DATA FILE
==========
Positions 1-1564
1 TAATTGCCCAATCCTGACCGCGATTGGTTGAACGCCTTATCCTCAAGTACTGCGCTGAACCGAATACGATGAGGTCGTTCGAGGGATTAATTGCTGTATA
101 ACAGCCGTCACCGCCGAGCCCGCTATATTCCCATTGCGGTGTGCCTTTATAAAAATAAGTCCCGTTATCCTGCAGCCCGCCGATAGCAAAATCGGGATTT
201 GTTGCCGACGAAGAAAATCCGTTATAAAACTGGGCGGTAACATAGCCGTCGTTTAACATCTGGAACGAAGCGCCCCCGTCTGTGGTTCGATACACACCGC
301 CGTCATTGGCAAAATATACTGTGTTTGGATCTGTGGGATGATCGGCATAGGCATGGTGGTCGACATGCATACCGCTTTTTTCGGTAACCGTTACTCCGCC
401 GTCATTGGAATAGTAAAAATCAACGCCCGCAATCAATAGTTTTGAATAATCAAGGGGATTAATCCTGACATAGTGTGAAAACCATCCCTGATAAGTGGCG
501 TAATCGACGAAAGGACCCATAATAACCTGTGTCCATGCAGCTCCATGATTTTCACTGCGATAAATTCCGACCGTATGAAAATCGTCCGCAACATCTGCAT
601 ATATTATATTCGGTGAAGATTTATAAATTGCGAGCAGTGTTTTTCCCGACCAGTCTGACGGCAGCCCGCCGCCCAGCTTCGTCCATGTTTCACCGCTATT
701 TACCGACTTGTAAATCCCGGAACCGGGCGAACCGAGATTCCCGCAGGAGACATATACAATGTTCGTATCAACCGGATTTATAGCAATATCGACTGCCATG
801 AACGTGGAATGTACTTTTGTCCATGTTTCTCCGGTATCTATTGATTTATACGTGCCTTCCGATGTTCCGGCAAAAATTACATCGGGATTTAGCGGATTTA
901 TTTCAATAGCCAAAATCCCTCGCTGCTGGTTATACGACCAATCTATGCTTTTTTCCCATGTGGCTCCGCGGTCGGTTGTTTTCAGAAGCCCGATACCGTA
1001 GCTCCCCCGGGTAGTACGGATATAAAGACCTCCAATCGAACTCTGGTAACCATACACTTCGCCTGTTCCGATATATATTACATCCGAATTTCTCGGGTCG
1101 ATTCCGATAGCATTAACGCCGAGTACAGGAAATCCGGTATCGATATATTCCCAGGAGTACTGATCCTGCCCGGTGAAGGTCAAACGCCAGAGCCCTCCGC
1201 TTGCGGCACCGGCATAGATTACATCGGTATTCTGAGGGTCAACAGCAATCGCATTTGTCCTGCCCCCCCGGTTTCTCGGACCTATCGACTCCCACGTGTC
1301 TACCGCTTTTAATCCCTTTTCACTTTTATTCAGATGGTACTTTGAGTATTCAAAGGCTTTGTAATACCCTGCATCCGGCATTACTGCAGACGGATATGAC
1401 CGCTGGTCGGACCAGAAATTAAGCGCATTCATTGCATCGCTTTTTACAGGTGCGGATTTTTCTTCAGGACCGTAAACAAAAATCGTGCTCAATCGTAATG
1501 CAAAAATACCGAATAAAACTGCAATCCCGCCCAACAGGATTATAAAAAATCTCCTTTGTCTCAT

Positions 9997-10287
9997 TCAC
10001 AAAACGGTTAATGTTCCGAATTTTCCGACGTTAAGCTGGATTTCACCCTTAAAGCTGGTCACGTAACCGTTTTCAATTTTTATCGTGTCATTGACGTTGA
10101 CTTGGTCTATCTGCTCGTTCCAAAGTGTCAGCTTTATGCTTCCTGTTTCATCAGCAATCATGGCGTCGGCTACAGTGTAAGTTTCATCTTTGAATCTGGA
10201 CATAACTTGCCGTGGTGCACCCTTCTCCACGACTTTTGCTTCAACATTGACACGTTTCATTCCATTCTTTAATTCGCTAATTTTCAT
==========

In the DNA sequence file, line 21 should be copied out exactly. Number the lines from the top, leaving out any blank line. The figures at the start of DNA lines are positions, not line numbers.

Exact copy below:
10101 CTTGGTCTATCTGCTCGTTCCAAAGTGTCAGCTTTATGCTTCCTGTTTCATCAGCAATCATGGCGTCGGCTACAGTGTAAGTTTCATCTTTGAATCTGGA